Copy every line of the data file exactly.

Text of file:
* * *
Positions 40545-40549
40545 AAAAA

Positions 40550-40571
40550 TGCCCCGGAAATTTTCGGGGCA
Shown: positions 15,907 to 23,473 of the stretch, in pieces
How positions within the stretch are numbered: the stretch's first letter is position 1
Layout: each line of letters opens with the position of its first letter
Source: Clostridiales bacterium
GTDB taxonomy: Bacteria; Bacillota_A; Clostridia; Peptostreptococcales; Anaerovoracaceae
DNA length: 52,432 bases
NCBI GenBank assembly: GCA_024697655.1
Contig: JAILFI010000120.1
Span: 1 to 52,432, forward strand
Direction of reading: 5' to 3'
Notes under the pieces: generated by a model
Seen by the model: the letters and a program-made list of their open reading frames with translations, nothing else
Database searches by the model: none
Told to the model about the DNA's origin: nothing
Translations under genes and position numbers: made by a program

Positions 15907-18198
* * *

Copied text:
Positions 40545-40549
40545 AAAAA

Positions 40550-40571
40550 TGCCCCGGAAATTTTCGGGGCA
Shown: positions 15,907 to 23,473 of the stretch, in pieces
How positions within the stretch are numbered: the stretch's first letter is position 1
Layout: each line of letters opens with the position of its first letter
Source: Clostridiales bacterium
GTDB taxonomy: Bacteria; Bacillota_A; Clostridia; Peptostreptococcales; Anaerovoracaceae
DNA length: 52,432 bases
NCBI GenBank assembly: GCA_024697655.1
Contig: JAILFI010000120.1
Span: 1 to 52,432, forward strand
Direction of reading: 5' to 3'
Notes under the pieces: generated by a model
Seen by the model: the letters and a program-made list of their open reading frames with translations, nothing else
Database searches by the model: none
Told to the model about the DNA's origin: nothing
Translations under genes and position numbers: made by a program

Positions 15907-18198